The History of Puma
Despite being ‘The Fastest Sports Brand In The World’, Puma had a slow start from the bottom just like any other business. Far from being the official outfitters of the Red Bull F1 Racing Team in 2016 and kitting out multiple world-record smasher Usain Bolt, when the company began the Dassler brothers would often have to power their equipment with a stationary exercise bike due to the unreliability of the electricity in their town.
It began in 1924, Herzogenaurach, when German brothers Adolf (Or Adi) and Rudolf founded a shoe factory in none other than their own mother’s laundrette. Their business was the only one at the time that manufactured sports shoes and, having found their niche, the brothers got to work. Three years later in 1927 the ‘Gebruder Dassler Schuhfabrik’ – translated into Dassler Brothers Shoe Factory – moved into a separate building with a more reliable power source and began producing their first shoes.
The businesses first major success came in 1936 when the brothers took a road trip to Bavaria to the 1936 Summer Olympics in Berlin. With them they took a suitcase full of their own Dassler Spike sprinting shoes and convinced numerous athletes to compete wearing them, including Jesse Owens. Jesse went on to win four gold medals with the aid of Dassler’s design with a further total of seven golds and five bronzes won by other athletes in the shoes. Thus the Dassler brother’s products hit the mainstream with a bang and business boomed immediately, with the company subsequently selling 200,000 pairs a year before World War II.
World War II eventually caused trouble for the business on a personal level as rifts began emerging between brothers Rudolf and Adi until eventually the business assets were split and Rudolf founded his own company – PUMA Schuhfabrik Rudolf Dassler. That same year the company released the ATOM – PUMA’s first official football boot. The boot met with success being worn by several players of West Germany national team in their first football match after the war. Germany’s first post-war (and winning) goal was subsequently kicked by a PUMA ATOM boot!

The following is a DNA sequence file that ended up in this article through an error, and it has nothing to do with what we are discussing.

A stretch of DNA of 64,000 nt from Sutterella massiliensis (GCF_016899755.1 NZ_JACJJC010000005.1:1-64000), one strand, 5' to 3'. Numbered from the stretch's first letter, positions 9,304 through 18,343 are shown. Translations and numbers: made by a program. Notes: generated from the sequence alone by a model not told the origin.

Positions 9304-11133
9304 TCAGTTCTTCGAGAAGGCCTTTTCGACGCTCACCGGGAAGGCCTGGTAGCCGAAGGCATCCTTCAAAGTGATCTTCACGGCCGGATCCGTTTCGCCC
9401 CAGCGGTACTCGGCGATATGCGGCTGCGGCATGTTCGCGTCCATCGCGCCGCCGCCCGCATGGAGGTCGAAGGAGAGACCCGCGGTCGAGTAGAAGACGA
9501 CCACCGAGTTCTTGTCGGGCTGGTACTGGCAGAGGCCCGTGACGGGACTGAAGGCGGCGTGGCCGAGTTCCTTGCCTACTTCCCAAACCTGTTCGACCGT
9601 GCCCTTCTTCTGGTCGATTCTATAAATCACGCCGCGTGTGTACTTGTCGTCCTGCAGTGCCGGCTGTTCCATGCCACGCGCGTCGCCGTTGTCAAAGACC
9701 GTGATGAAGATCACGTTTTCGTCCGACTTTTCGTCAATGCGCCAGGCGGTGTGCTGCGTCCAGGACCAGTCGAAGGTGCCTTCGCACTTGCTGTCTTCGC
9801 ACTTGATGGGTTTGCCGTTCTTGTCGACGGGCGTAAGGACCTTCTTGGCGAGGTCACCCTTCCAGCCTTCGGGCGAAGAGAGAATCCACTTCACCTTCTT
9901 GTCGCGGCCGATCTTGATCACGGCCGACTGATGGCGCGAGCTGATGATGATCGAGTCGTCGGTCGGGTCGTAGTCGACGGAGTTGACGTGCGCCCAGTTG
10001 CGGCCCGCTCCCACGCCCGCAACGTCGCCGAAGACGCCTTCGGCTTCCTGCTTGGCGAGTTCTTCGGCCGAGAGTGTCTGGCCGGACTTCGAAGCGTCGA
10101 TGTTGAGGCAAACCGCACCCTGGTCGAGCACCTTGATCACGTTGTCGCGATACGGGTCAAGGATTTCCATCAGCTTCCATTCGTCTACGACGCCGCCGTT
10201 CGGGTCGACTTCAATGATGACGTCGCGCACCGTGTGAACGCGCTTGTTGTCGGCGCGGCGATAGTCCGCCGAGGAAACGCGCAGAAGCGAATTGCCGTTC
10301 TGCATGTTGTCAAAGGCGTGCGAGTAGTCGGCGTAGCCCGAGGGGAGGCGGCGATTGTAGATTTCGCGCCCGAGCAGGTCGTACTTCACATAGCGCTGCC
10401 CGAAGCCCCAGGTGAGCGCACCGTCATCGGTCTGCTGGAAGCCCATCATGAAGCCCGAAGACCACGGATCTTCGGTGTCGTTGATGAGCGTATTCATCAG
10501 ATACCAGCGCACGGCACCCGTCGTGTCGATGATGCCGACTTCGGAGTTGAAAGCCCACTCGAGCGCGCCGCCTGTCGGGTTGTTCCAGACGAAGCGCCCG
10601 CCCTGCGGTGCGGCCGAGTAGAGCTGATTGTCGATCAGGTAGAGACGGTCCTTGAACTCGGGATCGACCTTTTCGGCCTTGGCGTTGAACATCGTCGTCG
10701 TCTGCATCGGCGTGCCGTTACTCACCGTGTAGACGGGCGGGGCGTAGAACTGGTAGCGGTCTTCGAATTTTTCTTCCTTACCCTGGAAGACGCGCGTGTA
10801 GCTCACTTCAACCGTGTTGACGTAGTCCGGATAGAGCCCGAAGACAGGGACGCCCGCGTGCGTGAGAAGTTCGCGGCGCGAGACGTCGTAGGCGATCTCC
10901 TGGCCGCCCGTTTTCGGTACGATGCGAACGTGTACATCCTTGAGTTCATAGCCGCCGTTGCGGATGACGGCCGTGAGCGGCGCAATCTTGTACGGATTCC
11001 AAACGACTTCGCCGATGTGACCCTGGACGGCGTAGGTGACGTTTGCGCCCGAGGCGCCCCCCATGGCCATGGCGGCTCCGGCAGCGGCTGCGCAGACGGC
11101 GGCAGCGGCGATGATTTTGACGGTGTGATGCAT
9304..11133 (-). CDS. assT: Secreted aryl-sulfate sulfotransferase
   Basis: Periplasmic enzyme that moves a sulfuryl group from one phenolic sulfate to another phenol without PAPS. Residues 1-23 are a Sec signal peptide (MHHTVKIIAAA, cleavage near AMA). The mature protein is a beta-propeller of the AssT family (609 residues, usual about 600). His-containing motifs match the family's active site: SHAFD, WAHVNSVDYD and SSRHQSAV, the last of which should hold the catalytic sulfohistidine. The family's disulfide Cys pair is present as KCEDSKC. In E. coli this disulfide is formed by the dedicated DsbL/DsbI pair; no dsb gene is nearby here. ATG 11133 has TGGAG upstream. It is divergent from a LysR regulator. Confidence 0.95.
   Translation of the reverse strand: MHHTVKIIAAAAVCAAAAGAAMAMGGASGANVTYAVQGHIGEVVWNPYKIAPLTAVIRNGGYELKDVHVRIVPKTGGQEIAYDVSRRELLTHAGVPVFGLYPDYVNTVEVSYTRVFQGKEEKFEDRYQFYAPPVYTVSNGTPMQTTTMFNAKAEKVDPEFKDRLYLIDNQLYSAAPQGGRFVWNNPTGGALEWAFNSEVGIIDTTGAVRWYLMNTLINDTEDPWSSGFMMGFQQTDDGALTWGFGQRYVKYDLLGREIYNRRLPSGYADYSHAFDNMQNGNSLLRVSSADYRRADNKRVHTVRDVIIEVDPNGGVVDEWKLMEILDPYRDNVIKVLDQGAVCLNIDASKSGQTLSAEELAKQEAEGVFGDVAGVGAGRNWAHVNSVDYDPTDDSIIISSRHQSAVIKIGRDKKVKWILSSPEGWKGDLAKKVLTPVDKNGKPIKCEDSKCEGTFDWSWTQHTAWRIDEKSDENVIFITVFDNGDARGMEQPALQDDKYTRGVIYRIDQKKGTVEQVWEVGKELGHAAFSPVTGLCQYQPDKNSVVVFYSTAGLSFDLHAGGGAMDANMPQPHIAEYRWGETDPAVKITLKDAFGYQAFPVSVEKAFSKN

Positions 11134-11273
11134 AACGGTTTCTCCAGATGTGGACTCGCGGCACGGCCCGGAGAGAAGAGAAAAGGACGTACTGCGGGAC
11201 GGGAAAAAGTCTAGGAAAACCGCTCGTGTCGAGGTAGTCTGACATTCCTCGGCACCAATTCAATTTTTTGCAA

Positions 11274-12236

It wasn’t until 1952 that PUMA’s real success began when Rudolf collaborated with experts to develop the world’s first football boot with screw-in studs; the SUPER ATOM. Thus began PUMA’s huge involvement with sport – football in particular – and the brand has been climbing ever since.
In 1958 Rudolf introduced the patented ‘formstrip’ which was originally created to stabilize the foot inside the shoe, but which has now become a trademark image of PUMA footwear. Ten years later, the classic jumping cat logo was introduced after being designed and created by a cartoonist from Nuremberg, Lutz Backes, however the original design had eyes and a nuzzle which since 1979 were removed.
Aside from the notable dates above, the company has been involved in numerous other sporting successes throughout their journey, such as in 1962 when Pelé scored the winning goal for the World Cup wearing PUMA boots.
You can find a wide range of PUMA footwear at Mainline Menswear now.
Written by Aaron Thompson
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